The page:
It was here, according to the Pakistani military, that children aged 12 to 18 were turned from innocent youngsters into cold-blooded killers, willing to blow themselves to bits as suicide bombers.
The discovery of the compound was first reported in Pakistani media last month. Yusuf says his unit took it over after a three day battle with militants.
Part of the compound consists of four rooms -- each wall adorned with brightly colored paintings in clear contrast to the barren and harsh landscape surrounding it. The children were told that this was what awaited them in heaven.
Each of the images has a river flowing through it. Some have people playing in the water. Others have women lining the banks.
The military says that the children are told that these are rivers of milk and honey, that the women are the virgins that await them in heaven. That the children were told that they will live in the company of the holy prophet and be served feasts.
One has a home similar to the mud homes in the area which the military says is meant to invoke memories of where the children are from but with a beautiful mountainous green backdrop. Written across it are the words "Long live the Taliban of the mountains."
The images may appear simple. But for the children from this part of Pakistan they are captivating. They grow up in abject poverty surrounded by dirt-colored mountains with treacherous gullies and valleys with no exposure to the outside world. They are gullible and easily manipulated.
"I have never seen such elaborate paintings about so-called heaven," Taliban expert Zahid Hussein says, looking at the images.
He has seen similar tactics in the past and spoken extensively with would-be child suicide bombers in the custody of the authorities.
"They [the militants] say life is a waste here and if you do a good thing you will go to heaven, immediately to heaven. For someone who does not have anything to look forward to, who does not have any opportunities and is living a wretched life, this sort of thing comes as a big incentive," Hussein explains.
He says the children end up believing that their life in this world is worthless, that life only starts in the hereafter. The Taliban is offering them a fast track option to paradise, a longed for escape from their daily reality surrounded by violence.
Nawaz Kot was once a Taliban stronghold.
"The militants were mostly hidden away in bunkers. The tactic they would use was long-range sniping and IEDs (improvised explosive device) on the road," Brigadier Sarfraz Satter explains as we bump along the road just outside of his brigade's base in South Waziristan on our way to the training center. "They [the militants] had all those positions up there."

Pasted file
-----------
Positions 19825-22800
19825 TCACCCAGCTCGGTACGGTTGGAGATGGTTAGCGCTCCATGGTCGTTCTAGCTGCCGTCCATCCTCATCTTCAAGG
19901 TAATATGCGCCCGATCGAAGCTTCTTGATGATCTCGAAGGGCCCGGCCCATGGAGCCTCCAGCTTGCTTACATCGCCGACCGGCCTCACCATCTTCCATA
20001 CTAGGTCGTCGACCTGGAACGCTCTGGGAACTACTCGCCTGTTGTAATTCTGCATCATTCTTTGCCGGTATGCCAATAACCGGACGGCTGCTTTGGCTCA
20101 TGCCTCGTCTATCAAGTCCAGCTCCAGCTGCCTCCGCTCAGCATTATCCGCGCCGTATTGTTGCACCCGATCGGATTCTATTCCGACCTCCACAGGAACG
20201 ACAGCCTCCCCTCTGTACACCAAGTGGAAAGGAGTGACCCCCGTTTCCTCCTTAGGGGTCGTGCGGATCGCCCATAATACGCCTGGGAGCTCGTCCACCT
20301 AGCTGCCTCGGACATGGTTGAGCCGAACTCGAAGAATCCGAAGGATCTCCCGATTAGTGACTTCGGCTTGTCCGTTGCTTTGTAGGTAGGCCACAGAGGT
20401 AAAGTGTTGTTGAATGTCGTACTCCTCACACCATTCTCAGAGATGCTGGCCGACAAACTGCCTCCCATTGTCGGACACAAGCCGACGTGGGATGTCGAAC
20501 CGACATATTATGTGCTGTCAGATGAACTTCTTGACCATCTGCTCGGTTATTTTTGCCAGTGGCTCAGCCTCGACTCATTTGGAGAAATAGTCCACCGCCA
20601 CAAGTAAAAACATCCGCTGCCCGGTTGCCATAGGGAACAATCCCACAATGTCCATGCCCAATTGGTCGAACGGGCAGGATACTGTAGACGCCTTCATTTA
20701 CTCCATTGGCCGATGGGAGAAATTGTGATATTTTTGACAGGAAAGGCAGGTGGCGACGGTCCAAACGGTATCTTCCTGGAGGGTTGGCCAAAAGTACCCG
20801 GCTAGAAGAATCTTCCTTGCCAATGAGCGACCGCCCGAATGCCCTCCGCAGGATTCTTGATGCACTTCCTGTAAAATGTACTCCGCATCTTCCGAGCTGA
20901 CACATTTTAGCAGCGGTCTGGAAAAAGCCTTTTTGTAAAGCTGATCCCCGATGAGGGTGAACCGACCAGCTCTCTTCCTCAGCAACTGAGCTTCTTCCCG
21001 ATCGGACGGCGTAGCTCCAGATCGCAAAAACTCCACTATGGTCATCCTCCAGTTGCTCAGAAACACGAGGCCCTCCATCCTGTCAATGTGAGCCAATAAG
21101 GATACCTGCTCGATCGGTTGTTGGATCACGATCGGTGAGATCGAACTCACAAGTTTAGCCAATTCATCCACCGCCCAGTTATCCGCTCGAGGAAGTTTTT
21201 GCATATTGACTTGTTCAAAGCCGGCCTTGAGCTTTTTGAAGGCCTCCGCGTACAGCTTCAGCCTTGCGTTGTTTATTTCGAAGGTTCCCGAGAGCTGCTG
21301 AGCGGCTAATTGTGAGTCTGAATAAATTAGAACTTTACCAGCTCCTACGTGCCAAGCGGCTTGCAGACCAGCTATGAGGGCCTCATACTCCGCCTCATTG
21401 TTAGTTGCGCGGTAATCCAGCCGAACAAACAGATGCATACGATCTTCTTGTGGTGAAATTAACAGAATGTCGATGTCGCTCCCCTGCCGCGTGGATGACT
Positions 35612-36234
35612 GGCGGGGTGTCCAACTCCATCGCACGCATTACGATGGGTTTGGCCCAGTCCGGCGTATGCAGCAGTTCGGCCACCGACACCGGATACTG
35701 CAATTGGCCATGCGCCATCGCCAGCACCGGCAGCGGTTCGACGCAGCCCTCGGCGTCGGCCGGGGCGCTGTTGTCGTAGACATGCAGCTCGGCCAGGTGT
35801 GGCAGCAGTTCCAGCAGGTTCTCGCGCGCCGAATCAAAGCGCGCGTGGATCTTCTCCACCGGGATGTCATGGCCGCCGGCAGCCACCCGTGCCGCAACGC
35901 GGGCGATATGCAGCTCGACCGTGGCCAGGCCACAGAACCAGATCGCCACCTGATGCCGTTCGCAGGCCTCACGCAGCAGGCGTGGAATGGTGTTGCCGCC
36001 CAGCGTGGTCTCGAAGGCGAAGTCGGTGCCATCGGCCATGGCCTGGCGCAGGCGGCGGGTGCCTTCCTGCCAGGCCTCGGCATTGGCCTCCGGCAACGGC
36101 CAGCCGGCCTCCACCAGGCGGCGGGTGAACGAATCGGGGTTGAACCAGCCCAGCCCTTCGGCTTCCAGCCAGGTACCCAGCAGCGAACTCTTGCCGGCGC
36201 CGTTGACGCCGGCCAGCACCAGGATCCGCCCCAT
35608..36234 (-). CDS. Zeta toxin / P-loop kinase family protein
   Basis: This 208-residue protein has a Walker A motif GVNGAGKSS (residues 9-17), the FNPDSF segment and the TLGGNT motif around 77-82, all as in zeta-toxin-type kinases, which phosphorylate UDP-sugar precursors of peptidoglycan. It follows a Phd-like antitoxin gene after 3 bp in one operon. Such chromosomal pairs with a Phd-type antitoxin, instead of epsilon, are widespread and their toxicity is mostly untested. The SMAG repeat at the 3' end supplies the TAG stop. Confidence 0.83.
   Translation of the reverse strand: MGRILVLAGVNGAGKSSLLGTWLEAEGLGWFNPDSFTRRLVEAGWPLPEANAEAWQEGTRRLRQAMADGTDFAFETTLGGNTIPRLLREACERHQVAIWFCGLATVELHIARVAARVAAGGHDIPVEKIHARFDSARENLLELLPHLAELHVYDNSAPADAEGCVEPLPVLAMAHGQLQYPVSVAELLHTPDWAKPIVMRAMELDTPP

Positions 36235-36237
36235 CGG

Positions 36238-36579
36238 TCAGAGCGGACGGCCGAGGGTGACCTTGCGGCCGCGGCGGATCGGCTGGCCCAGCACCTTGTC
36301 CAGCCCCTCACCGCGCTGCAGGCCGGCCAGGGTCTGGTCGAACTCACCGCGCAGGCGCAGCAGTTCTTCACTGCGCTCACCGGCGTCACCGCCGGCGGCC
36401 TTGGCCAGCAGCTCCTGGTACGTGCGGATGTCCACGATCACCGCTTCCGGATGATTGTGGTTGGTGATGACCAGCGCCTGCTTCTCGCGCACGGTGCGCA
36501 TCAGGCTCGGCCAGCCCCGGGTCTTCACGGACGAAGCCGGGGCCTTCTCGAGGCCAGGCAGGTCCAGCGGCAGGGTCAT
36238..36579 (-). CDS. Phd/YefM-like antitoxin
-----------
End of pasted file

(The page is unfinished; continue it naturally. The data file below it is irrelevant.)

He points to the mountaintops in clear sight of his headquarters. When the military launched its operation to take these lands back, he says they knew that the compound was a training center, that perhaps children were involved. What they didn't realize was the sheer level of indoctrination.
The children were from the local area. He says the parents would send them thinking they were getting an education and, more importantly, free food.
"But they don't know what kind of religious education their child is being put through." Satter says, acknowledging that for the next phase of operations to succeed, there has to be a focus on education. "When we start our rehabilitation, we have to reopen schools to stop them [the parents] from sending their children into the wrong hands."
The military says that the compound could house some 200-300 children. The Pakistani military believes it was in full use until the summer when they bombed it. Since then they say that numbers had dwindled although they are not sure how recently children were staying there. But for the children that have already passed through the compound, it's likely too late.
"The pamphlets we found tell us they were trained in weapons handling, preparing of suicide jackets and ambush tactics," Lt. Col. Yusuf says. "These terrorists keep the children at the frontline, and most of the casualties have been children when they [the terrorists] are attacking the posts.
"They say to them, 'Look your sacrifice will not be wasted,' and so he [the child] is mentally prepared to do whatever they want him to do,' expert Zahid Hussein further explains.
He says it's a complete distortion of Islam, but one that the children fervently believe.
"They are also led to believe that the Muslims who are killed in suicide bombings, they will go to heaven as well. So that is a very powerful instrument of brainwashing," he adds.
The Taliban says that this particular compound is not one of theirs. But they say that they are actively training children from Pakistan, Afghanistan, Central Asia and the Middle East to be suicide bombers.
As Pakistan tries to cope with an ever increasing wave of suicide bombing, a chilling statistic is coming to light.
"Almost 90 percent of suicide bombers, if you look at their profile, are 12 to 18 years old," Hussein says.
The war on terror expert says there also needs to be a war on poverty and a commitment to providing education and opportunity so that children in the future won't be turned into murderers, thinking that suicide and death are their only escape from a hopeless life.